Riding the EV wave in Southeast  Asia

Riding the EV wave in Southeast Asia

March 23, 2023
A. Current trends in global mobility electrification, including SEA
"Recent ASEAN governments’ joint declaration on developing regional EV ecosystem will further accelerate EV growth in the region."
Portrait of Timothy Wong
Singapore Office, Southeast Asia

The global push to reduce carbon emissions has led to a growing trend of electrification in the mobility sector, driven by commitments from countries and corporations. The maturity of electric vehicle (EV) technology and increasing consumer acceptance have further bolstered this trend. Many countries have announced or implemented mandates to phase out sales of internal combustion engine (ICE) vehicles, with Norway leading the way with a target of zero ICE vehicle sales by 2025, and China planning to sell only xEV (hybrids and zero-emission vehicles) by 2035. In Southeast Asia, Singapore has set a goal of achieving a 100% clean energy-powered vehicle fleet by 2040, while Indonesia, Malaysia, and the Philippines have also pledged to accelerate adoption of xEVs by 2030. Thailand is particularly ambitious, aiming to produce 50% of electric vehicles locally by 2030 and to achieve full electrification by 2035.

Source: Thailand Ministry of Energy, Roland Berger
Source: Thailand Ministry of Energy, Roland Berger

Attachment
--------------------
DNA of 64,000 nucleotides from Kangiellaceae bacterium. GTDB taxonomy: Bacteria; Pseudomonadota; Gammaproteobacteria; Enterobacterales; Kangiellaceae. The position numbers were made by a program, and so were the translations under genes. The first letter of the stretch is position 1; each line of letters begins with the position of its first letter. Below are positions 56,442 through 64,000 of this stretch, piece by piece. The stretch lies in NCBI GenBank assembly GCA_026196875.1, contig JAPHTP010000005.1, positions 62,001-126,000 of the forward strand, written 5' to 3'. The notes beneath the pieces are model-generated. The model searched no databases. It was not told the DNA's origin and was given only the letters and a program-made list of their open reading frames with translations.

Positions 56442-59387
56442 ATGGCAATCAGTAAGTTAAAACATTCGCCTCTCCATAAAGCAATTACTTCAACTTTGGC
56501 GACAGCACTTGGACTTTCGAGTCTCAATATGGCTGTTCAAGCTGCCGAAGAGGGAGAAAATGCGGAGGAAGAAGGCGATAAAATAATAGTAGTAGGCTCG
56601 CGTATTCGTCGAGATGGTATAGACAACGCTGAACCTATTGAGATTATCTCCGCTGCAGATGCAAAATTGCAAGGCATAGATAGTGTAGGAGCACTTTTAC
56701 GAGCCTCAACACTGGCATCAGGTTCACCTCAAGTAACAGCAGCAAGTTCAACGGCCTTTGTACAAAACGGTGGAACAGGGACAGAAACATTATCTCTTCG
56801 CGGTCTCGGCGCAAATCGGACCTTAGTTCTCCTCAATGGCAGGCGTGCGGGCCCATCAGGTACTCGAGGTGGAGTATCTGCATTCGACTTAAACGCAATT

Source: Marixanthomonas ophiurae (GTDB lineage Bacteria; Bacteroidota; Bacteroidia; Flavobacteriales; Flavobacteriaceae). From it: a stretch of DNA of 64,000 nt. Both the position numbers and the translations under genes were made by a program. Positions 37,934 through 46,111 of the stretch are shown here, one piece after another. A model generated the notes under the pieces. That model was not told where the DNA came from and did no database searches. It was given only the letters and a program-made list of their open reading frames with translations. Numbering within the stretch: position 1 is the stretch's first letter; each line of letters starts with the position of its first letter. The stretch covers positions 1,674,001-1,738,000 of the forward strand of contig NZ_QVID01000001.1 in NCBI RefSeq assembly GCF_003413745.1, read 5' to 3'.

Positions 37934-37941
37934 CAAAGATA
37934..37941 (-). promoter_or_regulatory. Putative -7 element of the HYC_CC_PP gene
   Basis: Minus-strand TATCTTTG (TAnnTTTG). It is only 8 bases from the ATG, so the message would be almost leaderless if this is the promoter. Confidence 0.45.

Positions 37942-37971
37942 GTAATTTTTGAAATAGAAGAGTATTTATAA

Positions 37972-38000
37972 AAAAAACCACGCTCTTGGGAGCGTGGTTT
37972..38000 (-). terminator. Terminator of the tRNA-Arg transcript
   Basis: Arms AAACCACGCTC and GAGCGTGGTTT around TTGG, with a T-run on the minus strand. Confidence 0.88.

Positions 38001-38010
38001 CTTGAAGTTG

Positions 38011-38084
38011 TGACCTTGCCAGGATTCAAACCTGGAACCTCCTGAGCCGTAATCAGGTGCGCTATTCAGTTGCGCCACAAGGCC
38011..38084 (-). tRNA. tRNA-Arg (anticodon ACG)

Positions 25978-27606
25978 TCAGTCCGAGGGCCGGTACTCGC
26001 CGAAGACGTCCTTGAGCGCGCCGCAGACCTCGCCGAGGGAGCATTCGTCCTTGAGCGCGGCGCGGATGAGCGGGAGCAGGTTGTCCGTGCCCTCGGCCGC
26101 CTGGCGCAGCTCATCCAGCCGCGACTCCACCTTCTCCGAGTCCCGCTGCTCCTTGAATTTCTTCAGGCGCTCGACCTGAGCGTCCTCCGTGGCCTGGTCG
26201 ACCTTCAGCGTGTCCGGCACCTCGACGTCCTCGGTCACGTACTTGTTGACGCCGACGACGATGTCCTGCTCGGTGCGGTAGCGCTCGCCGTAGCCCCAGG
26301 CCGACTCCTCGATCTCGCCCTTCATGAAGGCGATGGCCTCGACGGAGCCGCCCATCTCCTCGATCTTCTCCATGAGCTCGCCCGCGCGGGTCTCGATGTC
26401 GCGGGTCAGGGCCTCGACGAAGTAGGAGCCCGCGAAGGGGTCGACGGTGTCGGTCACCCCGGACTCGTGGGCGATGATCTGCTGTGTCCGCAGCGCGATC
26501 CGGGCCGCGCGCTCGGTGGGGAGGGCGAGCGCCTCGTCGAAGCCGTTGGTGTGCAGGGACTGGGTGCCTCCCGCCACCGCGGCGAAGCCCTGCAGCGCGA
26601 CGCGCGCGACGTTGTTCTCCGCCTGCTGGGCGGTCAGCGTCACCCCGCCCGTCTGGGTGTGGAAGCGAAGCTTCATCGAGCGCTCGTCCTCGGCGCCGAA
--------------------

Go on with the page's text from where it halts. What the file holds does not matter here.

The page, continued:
B. Nascent SEA EV market conundrum - need for a new approach

The development of electric vehicles (EVs) has led to the creation of a new industry value chain and numerous opportunities for growth.

In Southeast Asia, for example, the Thai government has set ambitious EV development goals, which could result in a revenue pool of more than US$100 billion. However, there are still many challenges that need to be addressed to fully realize the potential of this new market. These challenges may include issues related to infrastructure, technology, regulation, and consumer adoption.

Source: Roland Berger
Source: Roland Berger

According to Roland Berger’s biannual Automotive Disruptive Radar (ADR), there is a growing desire among consumers to switch to electric vehicles (EVs), but accessibility, convenience, and price remain key concerns.

The availability of charging infrastructure, access to maintenance and repair services, and the price gap between internal combustion engine (ICE) and EV vehicles are signifcant hurdles that need to be addressed.

Industry players are also facing challenges in the nascent EV market, including the need to develop stronger EV-related knowledge and attract investments to scale up. There is a conundrum about whether to wait for the EV market to mature or to invest now and potentially reap the rewards sooner.

To overcome these challenges, both public and private sectors have important roles to play, with different strategic imperatives and considerations. This abstract provides an overview of the obstacles faced by the nascent EV market in Southeast Asia and highlights the need for collaboration and innovative solutions to address them.